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FDA Proposes Regulations as Teen E-Cigarette Use Skyrockets 78% in 1 Year

infographic showing that youth e-cigarette use is rising

Use of e-cigarettes (also known as vaping) by high school students has jumped 78% since last year, according to the US Centers for Disease Control and Prevention (CDC). And it has jumped 48% among middle schoolers. The US Food and Drug Administration (FDA) is responding with a proposal to restrict youth access to flavored nicotine products, which the CDC blames for contributing to the surging popularity of vaping. The report was published November 15, 2018 in Morbidity and Mortality Weekly Report.

Cliff Douglas, American Cancer Society Vice President, Tobacco Control, said, “The unprecedented 78 percent increase in e-cigarette use among our kids in just one year, from 2017 to 2018, threatens to create a new generation of addicted tobacco users, making it paramount that the FDA act as aggressively and expeditiously as possible to stem this dangerous turn of events.”

E-cigarettes in schools

Since e-cigarettes hit the US market in 2007, they have become more and more popular with American adolescents and teens. By 2014, e-cigarettes were the most commonly used tobacco product among high-school and middle school students.

The CDC report analyzes results from the National Youth Tobacco Survey, a cross-sectional, voluntary, school-based, self-administered, pencil-and-paper survey of US middle and high school students. It asks the students whether they have used a variety of tobacco products, how recently, and how often.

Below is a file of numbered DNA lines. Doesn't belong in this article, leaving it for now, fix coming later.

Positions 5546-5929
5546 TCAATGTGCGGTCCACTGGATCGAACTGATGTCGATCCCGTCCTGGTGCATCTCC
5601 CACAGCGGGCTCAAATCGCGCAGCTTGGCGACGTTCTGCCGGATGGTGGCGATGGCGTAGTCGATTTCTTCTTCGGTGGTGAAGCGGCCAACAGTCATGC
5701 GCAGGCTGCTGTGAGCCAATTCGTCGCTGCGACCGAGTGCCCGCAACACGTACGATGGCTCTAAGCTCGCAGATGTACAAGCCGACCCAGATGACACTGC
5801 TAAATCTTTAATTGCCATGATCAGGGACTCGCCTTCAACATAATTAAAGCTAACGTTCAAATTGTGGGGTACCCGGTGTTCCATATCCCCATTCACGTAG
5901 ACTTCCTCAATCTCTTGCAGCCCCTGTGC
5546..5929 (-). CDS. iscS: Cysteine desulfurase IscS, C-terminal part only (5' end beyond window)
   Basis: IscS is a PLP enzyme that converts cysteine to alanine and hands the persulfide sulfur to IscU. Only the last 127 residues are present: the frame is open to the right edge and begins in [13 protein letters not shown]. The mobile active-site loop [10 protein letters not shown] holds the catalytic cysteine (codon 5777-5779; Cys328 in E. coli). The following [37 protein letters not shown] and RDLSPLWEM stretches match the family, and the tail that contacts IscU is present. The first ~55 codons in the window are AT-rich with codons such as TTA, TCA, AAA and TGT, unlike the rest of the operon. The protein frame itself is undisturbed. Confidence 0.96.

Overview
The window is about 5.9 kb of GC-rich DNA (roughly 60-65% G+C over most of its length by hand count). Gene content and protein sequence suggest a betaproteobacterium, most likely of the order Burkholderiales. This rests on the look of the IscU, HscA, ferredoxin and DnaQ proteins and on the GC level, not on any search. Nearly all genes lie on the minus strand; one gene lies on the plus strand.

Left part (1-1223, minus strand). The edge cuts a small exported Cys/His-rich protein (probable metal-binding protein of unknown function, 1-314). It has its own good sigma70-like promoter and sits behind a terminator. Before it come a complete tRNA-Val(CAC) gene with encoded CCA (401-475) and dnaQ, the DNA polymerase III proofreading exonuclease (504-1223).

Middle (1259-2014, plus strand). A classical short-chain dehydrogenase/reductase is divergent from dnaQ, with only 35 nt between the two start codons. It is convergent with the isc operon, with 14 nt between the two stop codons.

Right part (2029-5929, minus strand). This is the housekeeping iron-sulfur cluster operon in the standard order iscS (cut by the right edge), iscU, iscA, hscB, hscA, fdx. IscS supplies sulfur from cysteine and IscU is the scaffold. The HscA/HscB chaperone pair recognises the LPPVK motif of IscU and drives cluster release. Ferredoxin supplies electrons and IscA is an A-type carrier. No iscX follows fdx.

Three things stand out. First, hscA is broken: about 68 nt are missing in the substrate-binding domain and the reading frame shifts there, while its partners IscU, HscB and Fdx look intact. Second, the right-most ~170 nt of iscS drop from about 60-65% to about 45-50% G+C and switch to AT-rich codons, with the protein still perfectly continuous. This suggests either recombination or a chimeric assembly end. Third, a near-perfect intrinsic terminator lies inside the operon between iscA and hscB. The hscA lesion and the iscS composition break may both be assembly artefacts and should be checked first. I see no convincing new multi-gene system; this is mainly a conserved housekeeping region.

The survey shows that among high school students, current e-cigarette use increased from 1.5% in 2011 to 20.8% in 2018. During 2017-2018 alone, e-cigarette use currently reported by high schoolers increased from 11.7% to 20.8% -- a 78% increase. Among middle school students, current e-cigarette use increased from 0.6% in 2011 to 4.9% in 2018. During 2017-1018 alone, e-cigarette use currently reported by middle schoolers increased from 3.3% to 4.9% -- a 48% increase.

The CDC report attributes this dramatic rise in vaping to the popularity of JUULs and other e-cigarettes shaped like a USB flash drive. They are easy to hide, have a high nicotine content, and come in fruit, candy, and other flavors that appeal to youth.

The new statistics show that students who vape are using flavored e-cigarettes more often than ever. Use of flavored e-cigarette liquid increased from 60.9% to 67.8% among high school students just last year. High school students who currently vape are also doing so more frequently. The proportion who reported use of e-cigarettes on more than 20 of the past 30 days increased from 20% in 2017 to 27.7% in 2018.

FDA response

The FDA is responding to the report with a series of proposals aimed at limiting sales of e-cigarette products to minors. “E-cigarettes have become an almost ubiquitous – and dangerous – trend among youth that we believe has reached epidemic proportions. This troubling reality is prompting us to take even more forceful actions to stem this dangerous trend, said FDA Commissioner Scott Gottlieb, MD. “Based on our evidence, we believe the presence of flavors is one component making these products especially attractive to kids. The mandate to reverse this trend in youth addiction to nicotine is one of my highest priorities.”

The proposals include: